“Once I started to understand the nature of illegitimate structures of authority, I realized that people (including me) were not inherently evil or stupid, and that human nature (including mine) was complex and sometimes maddening, but not inherently aimed at the destruction of the world.”

—   Robert Jensen, Citizens of the Empire, (Jensen contra Gray)

“Folklore is the boiled-down juice of human living.”

—   Zora Neale Hurston

“Boredom arises from the loss of meaning, which in turn comes in part from a failure of religio or connectedness with one another and with our past.”

—   Margaret Visser, Much Depends on Dinner

“There is nothing more to say about the furnishings. They were anything but describable, having been conceived, manufactured, shipped, and sold in various states of thoughtlessness, greed, and indifference.”

—   Toni Morrison, The Bluest Eye

At that time, there was a series of assumptions everybody had to accept in order even to be allowed to enter serious public debate. They were presented like a series of self-evident equations. “The market” was equivalent to capitalism. Capitalism meant exorbitant wealth at the top, but it also meant rapid technological progress and economic growth. Growth meant increased prosperity and the rise of a middle class. The rise of a prosperous middle class, in turn, would always ultimately equal stable democratic governance. A generation later, we have learned that not one of these assumptions can any longer be assumed to be correct.

The real importance of Thomas Piketty’s blockbuster, Capital in the 21st Century, is that it demonstrates, in excruciating detail (and this remains true despite some predictable petty squabbling) that, in the case of at least one core equation, the numbers simply don’t add up. Capitalism does not contain an inherent tendency to civilise itself. Left to its own devices, it can be expected to create rates of return on investment so much higher than overall rates of economic growth that the only possible result will be to transfer more and more wealth into the hands of a hereditary elite of investors, to the comparative impoverishment of everybody else.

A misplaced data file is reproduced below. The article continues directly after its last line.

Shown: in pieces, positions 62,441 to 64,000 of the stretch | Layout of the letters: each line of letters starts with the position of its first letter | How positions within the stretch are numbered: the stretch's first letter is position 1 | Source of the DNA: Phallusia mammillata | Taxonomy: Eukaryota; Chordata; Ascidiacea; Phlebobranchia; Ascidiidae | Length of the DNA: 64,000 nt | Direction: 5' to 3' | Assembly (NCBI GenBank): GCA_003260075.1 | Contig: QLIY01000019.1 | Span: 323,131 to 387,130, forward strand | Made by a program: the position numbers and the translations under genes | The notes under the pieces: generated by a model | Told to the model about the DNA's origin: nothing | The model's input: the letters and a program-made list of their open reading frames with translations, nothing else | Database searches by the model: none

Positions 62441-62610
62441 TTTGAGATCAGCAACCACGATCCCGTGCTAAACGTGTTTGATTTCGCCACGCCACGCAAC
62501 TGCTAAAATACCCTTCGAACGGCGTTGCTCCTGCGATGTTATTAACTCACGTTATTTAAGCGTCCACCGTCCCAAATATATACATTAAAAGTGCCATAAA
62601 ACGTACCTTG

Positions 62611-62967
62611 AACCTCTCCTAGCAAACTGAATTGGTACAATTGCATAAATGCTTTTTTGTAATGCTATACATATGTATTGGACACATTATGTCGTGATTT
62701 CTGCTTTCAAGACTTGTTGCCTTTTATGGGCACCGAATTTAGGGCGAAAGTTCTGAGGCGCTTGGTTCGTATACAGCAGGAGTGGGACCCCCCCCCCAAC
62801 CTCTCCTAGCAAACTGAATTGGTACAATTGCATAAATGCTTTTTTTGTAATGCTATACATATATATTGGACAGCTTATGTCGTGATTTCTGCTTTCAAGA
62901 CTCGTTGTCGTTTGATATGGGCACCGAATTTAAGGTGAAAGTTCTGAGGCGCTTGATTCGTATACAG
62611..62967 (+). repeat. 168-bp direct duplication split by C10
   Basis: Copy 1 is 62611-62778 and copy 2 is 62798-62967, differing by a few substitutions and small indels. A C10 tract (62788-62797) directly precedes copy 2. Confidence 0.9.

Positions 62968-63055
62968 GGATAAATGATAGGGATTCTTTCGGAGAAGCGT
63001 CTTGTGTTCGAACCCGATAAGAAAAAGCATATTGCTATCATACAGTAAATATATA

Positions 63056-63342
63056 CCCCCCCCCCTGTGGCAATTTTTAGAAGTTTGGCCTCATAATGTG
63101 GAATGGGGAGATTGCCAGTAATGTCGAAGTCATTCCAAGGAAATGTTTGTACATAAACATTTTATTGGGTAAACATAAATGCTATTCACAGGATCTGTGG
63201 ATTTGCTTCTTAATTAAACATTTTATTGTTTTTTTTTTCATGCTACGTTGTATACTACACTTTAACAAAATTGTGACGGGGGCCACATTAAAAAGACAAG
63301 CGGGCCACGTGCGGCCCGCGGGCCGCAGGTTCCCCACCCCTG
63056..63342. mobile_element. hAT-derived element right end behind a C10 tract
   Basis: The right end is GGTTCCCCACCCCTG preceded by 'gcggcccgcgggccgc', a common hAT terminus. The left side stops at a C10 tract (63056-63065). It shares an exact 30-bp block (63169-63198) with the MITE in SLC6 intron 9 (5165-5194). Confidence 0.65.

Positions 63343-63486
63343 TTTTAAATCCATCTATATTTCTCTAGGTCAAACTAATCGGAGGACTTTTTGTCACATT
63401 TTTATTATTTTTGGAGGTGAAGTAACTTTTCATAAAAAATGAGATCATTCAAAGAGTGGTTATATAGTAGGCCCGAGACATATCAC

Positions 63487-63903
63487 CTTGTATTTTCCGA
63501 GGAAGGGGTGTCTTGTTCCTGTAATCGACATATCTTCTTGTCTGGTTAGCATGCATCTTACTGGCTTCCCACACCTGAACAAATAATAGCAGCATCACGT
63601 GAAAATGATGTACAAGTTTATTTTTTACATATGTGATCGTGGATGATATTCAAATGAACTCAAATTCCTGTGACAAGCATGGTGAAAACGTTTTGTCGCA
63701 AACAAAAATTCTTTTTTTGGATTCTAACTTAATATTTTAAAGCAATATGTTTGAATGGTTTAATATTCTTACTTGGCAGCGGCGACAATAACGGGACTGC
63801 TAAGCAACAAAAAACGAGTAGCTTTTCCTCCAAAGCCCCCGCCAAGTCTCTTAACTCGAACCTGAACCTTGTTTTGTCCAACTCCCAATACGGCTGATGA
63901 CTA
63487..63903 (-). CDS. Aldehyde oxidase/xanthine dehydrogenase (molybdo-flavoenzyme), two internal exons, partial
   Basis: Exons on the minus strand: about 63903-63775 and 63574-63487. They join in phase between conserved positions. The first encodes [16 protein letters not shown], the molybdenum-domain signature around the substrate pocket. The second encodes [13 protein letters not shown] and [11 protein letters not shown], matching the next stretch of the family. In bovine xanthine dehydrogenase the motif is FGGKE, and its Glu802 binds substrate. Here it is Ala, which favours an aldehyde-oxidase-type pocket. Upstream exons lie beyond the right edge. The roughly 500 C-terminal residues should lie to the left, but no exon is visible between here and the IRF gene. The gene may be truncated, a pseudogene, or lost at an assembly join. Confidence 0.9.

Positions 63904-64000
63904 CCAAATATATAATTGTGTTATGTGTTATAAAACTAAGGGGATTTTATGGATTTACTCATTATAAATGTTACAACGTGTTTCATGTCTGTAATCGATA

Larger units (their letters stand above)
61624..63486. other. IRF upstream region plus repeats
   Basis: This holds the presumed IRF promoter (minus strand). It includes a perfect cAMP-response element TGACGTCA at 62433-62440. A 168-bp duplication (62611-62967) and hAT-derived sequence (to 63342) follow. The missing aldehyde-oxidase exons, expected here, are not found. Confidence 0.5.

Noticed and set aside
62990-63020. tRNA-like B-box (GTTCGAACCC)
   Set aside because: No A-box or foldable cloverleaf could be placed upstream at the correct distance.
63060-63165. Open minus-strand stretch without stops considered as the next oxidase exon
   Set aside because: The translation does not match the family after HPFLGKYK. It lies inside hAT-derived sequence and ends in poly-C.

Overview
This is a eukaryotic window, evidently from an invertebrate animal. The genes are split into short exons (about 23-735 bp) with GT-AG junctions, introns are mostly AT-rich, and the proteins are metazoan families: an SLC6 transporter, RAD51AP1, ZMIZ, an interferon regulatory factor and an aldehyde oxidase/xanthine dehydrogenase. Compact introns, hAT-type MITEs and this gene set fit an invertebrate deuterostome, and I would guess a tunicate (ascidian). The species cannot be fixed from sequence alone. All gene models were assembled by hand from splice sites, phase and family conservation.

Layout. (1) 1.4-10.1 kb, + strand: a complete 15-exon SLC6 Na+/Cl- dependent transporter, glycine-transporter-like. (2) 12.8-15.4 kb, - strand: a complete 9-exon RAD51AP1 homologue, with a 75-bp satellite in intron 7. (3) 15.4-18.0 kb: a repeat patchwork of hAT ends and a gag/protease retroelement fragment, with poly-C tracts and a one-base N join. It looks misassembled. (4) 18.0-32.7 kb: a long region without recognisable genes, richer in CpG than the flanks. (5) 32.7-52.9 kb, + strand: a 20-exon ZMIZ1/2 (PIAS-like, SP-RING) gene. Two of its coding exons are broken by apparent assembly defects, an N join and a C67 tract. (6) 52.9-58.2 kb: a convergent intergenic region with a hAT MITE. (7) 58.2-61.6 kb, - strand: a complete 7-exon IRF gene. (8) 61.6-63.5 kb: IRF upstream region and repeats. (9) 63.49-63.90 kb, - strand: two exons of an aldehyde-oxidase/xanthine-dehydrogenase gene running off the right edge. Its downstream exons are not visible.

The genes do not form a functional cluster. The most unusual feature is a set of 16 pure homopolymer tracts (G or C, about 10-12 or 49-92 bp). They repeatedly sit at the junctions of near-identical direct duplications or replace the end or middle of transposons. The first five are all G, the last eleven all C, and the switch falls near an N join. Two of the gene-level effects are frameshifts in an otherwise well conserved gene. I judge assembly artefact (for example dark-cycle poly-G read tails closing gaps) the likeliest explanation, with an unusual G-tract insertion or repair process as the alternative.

“[W]hat we are used to calling “the rise of the West” is probably better thought of, in world-system terms, as the emergence of […] the “North Atlantic system,” which gradually replaced the Mediterranean semi-periphery, and emerged as a world economy of its own, rivaling, and then gradually, slowly, painfully, incorporating the older world economy that had centered on the cosmopolitan societies of the Indian Ocean. This North Atlantic world-system was created through almost unimaginable catastrophe: the destruction of entire civilizations, mass enslavement, the death of at least a hundred million human beings.”

—   David Graeber, “There Never Was a West” in Possibilities

“[If] private enterprise works for profit and (practically) nothing else; if its pursuit of other objectives is in fact solely dependent on profit-making and constitutes merely its own choice of what to do with some of that profits, then the sooner this is made clear the better.”

—   E.F. Schumacher, Small is Beautiful: Economics as if People Mattered

“Echoing Vincent, Terry underscored the importance of shifting more power and resources directly to people in communities with limited access to healthy food, particularly to people of color: “If the goal isn’t ensuring that the people in the community are eventually the program directors and [executive directors]…it’s just poverty pimping or part of the not-for-profit industrial complex.””

“Benjamin offered another attitude towards history — one in which we walk among the ruins of an already-present catastrophe, and the highest grace is a kind of vigilant mourning. “In all mourning there is a tendency to silence, and this infinitely more than inability or reluctance to communicate,” he wrote in 1925, but if “Melancholy betrays the world for the sake of knowledge,” in its “tenacious self-absorption it embraces dead objects in its contemplation, in order to redeem them.””

“But it could be true, in the information age at least, classes define themselves by their means of consumption.”

—   David Brooks, Bobos in Paradise